A comprehensive education is so much more than just “book learnin’.” Institutions of learning are also training grounds for building social, psychological, and professional life skills. As to the latter, many of us, after years or decades in the professional world, have forgotten that these rules of behavior and decorum are not necessarily innate- these skills need to be learned. And if we as educators and administrators fail to teach students the rules of professionalism, we are neglectfully leaving out a part of their education.
Be punctual, dress appropriately! Don’t walk into the office of someone from whom you need something with earphones in your ears! Pronounce your words clearly when speaking, and in emails, write in full sentences, and use proper punctuation and capitalization (i.e.- no text speak or emojis, please)! Much of this all seems like it would be common sense, right? Well, for some of us, maybe it is. But if we really think about it, that’s almost always because we picked up these lessons early, sometimes unconsciously, from our first role models: our parents and close family members. Perhaps we saw our fathers interact with their work colleagues. (Perhaps they even brought us to work to see for ourselves!) Perhaps we watched our mothers negotiate a deal with confidence and aplomb. Perhaps we grew up with the grandmother who was ever reminding us not to slouch, who, when we’d ask, “can Samantha and me go the mall?” replied, “You mean Samantha and I, dear.”
Many of the students who walk into my office as students in the success coaching program arrive without the benefit of those role models. Perhaps they are the first in their families to go to college and, while parents who lack a college education can certainly raise their children to be confident, articulate, responsible individuals, some may lack the experiences in the professional working world that would model for their children the more nuanced code of conduct. They may also just simply not know how some things work in the university setting itself. How does one untangle the legalese and acronymic language of financial aid forms, for example? Therefore, I make it part of my job as a success coach to help students learn how to behave in a professional setting, even on campus.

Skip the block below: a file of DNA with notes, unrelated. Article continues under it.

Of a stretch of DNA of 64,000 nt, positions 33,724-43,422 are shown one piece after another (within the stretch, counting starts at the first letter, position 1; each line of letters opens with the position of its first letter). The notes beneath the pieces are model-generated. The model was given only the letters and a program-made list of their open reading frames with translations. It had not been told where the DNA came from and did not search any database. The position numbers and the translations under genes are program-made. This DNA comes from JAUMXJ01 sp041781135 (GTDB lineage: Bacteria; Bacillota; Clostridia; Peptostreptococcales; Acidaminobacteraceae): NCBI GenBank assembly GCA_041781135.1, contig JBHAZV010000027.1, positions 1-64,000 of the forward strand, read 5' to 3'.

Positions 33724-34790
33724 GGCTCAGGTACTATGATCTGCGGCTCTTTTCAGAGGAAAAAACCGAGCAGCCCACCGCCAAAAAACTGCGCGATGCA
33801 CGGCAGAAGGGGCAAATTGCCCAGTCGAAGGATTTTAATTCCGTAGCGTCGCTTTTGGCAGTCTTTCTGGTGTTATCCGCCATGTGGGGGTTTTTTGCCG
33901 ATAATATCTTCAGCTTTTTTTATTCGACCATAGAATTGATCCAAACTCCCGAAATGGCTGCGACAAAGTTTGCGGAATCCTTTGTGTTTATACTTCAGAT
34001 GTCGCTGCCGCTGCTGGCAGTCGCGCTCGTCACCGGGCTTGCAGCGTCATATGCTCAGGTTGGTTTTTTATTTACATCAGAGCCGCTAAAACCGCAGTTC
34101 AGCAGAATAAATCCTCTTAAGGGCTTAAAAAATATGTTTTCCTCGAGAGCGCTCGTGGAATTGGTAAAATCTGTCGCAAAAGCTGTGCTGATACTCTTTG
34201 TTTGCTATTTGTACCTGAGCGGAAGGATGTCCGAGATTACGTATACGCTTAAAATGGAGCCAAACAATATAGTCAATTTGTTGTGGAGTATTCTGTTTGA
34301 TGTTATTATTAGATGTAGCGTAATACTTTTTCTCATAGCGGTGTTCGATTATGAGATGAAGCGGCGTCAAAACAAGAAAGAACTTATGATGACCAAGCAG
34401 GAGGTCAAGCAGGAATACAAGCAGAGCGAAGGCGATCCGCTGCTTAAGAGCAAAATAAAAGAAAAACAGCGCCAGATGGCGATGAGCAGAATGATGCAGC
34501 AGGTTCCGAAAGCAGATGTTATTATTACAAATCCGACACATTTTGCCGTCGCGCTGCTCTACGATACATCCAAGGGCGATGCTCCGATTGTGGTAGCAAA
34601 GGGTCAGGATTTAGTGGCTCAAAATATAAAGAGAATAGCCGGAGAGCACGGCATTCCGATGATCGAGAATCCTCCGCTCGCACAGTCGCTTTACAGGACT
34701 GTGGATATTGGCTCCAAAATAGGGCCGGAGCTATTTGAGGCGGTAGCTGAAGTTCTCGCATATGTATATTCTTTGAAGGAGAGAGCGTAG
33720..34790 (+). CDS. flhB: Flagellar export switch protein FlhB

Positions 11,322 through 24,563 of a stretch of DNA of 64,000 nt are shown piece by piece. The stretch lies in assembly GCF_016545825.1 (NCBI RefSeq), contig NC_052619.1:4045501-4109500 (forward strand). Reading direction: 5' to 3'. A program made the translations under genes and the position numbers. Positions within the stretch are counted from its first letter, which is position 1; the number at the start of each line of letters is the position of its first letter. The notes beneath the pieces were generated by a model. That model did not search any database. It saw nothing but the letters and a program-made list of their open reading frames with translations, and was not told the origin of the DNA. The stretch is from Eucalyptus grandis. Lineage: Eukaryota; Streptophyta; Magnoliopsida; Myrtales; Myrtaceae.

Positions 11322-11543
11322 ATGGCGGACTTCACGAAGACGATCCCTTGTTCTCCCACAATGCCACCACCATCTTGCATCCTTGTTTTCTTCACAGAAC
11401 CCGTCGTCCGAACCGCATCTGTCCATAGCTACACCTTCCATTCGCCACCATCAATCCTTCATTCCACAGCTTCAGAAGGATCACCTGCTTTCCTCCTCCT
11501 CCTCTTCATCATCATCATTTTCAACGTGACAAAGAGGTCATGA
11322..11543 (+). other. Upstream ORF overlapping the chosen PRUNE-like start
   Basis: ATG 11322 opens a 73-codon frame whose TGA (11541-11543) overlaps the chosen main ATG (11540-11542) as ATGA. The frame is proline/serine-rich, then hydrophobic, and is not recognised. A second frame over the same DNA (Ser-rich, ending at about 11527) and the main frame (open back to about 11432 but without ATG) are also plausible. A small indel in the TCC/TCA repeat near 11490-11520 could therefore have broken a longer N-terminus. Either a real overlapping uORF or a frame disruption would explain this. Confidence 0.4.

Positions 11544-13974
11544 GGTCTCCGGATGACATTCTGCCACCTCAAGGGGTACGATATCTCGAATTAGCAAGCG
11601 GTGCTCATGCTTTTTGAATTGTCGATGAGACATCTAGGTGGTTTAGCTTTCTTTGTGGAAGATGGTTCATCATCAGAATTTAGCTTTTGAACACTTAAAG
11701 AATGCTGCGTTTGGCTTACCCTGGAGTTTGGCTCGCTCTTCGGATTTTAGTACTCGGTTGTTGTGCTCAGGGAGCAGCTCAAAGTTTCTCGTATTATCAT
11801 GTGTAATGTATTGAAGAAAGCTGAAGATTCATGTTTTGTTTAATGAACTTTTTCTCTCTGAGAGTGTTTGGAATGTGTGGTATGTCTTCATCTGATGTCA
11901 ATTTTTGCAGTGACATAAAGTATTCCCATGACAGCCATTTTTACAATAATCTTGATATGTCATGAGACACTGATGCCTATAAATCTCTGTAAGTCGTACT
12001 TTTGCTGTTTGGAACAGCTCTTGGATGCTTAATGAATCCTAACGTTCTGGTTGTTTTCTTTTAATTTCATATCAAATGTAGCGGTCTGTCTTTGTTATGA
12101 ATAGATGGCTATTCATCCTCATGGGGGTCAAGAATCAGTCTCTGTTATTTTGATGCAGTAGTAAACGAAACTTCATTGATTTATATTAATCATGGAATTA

Part of the issue that students have when interacting with professionals in environments like the Registrar’s or Financial aid office is that they simply do not know what to request. When students are unable to effectively communicate what they need, both they and those tasked with helping them become frustrated, and problems are left unsolved. So with my students, the first thing we try to do is diagnose the problem. Then, we talk about effective ways to get the help they need from the resources available. In addition to the “nuts and bolts” tips I mentioned earlier, I always convey for my students the importance of coming across with some self-confidence…even if self-confident is the exact opposite of how they actually feel. Don’t be afraid to ask questions, of course, for asking questions is not only NOT a sign of weakness but actually a sign that a person is confident enough to admit what they don’t know, but DO walk into a room like you deserve to be there.
This is not always easy to do. It takes practice, but just as practice doing anything else can make one better at it, more comfortable in those clothes, so to speak, the same applies here. It reminds me of a student I once had who really struggled her first semester in college but by second semester, with guidance from the success coaching program, was doing much better. She was majoring in criminal justice, and that first summer she got an opportunity to work as an intern in a large city police station. When she returned in the fall, we got a chance to chat and the first thing she told me was how glad she was that we had talked about how to act in a professional environment. “I really did the things we talked about!” she reported excitedly, “and it worked! Before I left someone from the department went out of his way to comment on how mature I was!” She laughed, “and you and I both know that I came to school as one of the most immature people you could possibly meet!”
For online students, the age and life experience differential can often mean that they enter programs with a greater understanding of these professional skills. Many have full-time careers already, and for them it’s about remembering that the same knowledge that allows them to succeed at their jobs is entirely transferable here. With these students, it can be helpful to have them refer back to these experiences in the working world, to ask: what’s your work environment like? What are the big dos and don’ts? What are the rules, both explicit and tacit, about turning in work on time, communicating with colleagues and/or superiors? Chances are, they are very similar to what’s required of them in college.
For me, however, there’s always one piece of advice underlying all others, and that is this: be someone with whom people like to work. Be someone they trust; be someone they can rely on; be someone they are happy to see walk into the office or classroom every day. Focus on that, and much of the rest of the path will illuminate itself from there.
Susan Marion is the Coordinator for Success Coaches at Tiffin University, in Tiffin, Ohio. She was instrumental in starting success coaching at the institution in 2007. The program now has fifteen part-time success coaches and supports almost one hundred students who are at risk academically.